Brent Ashabranner 1921-2016: “Interpreting the American Experience”
Brent Ashabranner, who once described his “way through this world” as encompassing three lives, including 10 years with the Ford Foundation in the Philippines and Indonesia, died December 1 in Williamsburg, Va. He was 95.
“My first life,” he wrote in an autobiography, The Times of My Life, published by Dutton in 1990, “lasted thirty-five years and all of it—except for three years in the U.S. Navy during World War II—was spent in Oklahoma. I was born there, went to school and college there, became a husband, parent and teacher there. I was a happy, provincial Midwesterner.”
Mr. Ashabranner earned his bachelor’s and master’s degrees in English from Oklahoma State University, which then was Oklahoma A&M University, and taught English there until 1955. He also studied in later years at the University of Michigan, Boston University and Oxford University.
“My second life spanned twenty-five years,” he wrote, “during which I lived and worked in many African and Asian countries: Ethiopia, Libya, Nigeria, India, the Philippines and Indonesia. Nine of those years were spent with the Peace Corps, one of the best and most imaginative international programs our country has ever had.”
It was not long after the Peace Corps was established that he became its acting director of the program in Nigeria, in 1961, moving on to be the deputy director and then director in India, director of the Office of Training in 1966 and the agency’s deputy director in 1967.
He held several positions after leaving the Peace Corps in 1969, including with the Harvard University Center for Studies in Education and Development, as director of the Near East-South Asia Population Program of the Pathfinder Fund, and as director of project development for the World Population International Assistance division of Planned Parenthood.
He went to Ford in 1972, first as deputy representative in the Philippines and then as deputy representative in Indonesia before retiring in 1980.
His third life began when he moved to Williamsburg, Va., after leaving Ford and “used this quiet and wonderfully rich cradle of American democracy as a base for writing and interpreting the American experience for young readers.... I think my years of living in other cultures around the world have helped me to be a better writer about my own country.”
His love of writing was never quenched during his international career, and began at a very young age, back in Oklahoma when he was 11.
“Under the spell of an exciting book called Bomba the Jungle Boy,” he wrote, “I began writing a story which I called ‘Barbara the Jungle Girl’...by page three I was hopelessly bogged down in the plot, and ‘Barbara the Jungle Girl’ was never finished.”
But “the writing bug had somehow got in my blood and I really never stopped writing”. Success came when he was 20 and published his first story and he never stopped writing.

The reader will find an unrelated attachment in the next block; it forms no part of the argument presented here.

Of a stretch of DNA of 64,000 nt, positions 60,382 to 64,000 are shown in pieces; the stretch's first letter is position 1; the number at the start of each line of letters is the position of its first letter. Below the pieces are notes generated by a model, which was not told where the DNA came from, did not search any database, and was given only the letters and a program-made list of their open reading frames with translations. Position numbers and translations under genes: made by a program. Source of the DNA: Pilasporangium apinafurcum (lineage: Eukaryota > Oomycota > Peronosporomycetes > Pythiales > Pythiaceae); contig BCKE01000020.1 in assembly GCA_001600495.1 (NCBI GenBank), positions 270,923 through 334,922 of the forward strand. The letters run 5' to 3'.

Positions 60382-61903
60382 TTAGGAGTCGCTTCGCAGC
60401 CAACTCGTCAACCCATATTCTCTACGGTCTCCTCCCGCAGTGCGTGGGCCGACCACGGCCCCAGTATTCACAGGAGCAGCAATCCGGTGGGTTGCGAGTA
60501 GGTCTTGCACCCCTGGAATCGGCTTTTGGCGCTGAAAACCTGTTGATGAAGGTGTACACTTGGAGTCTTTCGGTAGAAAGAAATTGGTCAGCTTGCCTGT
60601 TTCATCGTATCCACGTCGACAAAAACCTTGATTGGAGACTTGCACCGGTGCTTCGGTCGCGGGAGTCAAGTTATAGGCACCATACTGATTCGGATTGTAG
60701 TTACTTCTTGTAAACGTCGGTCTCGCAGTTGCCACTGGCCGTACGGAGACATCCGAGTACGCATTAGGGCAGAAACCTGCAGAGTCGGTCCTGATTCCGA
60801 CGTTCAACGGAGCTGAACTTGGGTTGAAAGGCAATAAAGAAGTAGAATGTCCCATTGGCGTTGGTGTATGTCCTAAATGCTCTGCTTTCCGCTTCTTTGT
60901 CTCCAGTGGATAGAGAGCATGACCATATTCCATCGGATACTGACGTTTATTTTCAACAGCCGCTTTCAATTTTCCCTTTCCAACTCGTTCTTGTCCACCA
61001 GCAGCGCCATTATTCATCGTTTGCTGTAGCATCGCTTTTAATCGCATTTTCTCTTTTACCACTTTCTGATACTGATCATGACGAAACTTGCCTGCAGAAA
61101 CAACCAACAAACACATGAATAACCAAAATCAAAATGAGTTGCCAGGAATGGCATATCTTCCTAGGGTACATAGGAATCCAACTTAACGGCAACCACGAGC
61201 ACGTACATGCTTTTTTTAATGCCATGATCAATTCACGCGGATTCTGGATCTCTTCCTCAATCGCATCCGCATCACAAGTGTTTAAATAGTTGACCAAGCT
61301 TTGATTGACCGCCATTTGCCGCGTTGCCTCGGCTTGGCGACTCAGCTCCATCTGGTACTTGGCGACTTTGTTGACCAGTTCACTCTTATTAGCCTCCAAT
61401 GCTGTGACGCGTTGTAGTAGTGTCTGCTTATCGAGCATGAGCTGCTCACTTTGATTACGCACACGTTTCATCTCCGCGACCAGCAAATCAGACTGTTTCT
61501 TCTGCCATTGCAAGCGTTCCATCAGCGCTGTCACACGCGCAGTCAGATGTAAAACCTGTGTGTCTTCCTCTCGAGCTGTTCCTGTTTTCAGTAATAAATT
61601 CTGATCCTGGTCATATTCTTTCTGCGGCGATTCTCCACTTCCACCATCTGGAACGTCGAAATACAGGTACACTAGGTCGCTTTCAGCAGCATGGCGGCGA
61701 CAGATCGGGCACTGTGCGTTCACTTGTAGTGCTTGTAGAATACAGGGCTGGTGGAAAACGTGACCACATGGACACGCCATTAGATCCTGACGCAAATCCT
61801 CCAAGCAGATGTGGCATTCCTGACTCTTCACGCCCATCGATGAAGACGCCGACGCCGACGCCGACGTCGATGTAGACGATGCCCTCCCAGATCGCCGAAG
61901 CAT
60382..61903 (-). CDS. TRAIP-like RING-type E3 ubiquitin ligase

His first book, The Lion’s Whiskers, a collection of Ethiopian folk tales, was co-written when he worked in that country with a fellow aid worker, Russell Davis. He wrote several more books with Davis, and others through the years with his daughters, Melissa and Jennifer.
Six of his books have been chosen as Notable Children’s Books by the American Library Association, and the National Council for the Social Studies gave him its Carter G. Woodson Award for Non-Fiction three times for books depicting ethnicity in the United States, and its Outstanding Merit Book Award twice. In 1996, the National Council of Teachers of English recommended his book about the Great Plains Indians in exile, A Strange and Distant Shore.
In 1990 he received the Washington Post Children’s Book Guild Award for career achievement.
His books have dealt with a wide range of topics, all as an effort to illuminate American life. He has written about Native Americans, immigrants and monuments to historical figures and events, all meant to help young people understand the nature of American society.
“I write mostly about rather complex issues and problems,” he once said. “Finding ways to make these subjects interesting and understandable to young readers is a challenging task I never tire of. I firmly believe that we do our most important reading when we are young; to try to engage young minds on worthwhile subjects is a great satisfaction.”
In his writing he had “one overriding hope...that the people I write about will emerge as human beings whose lives are real and valuable and who have a right to strive for decent lives”.
Besides his daughters he is survived by his wife, Martha, with whom he had recently celebrated their 76th wedding anniversary; three grandchildren, and one great-grandchild.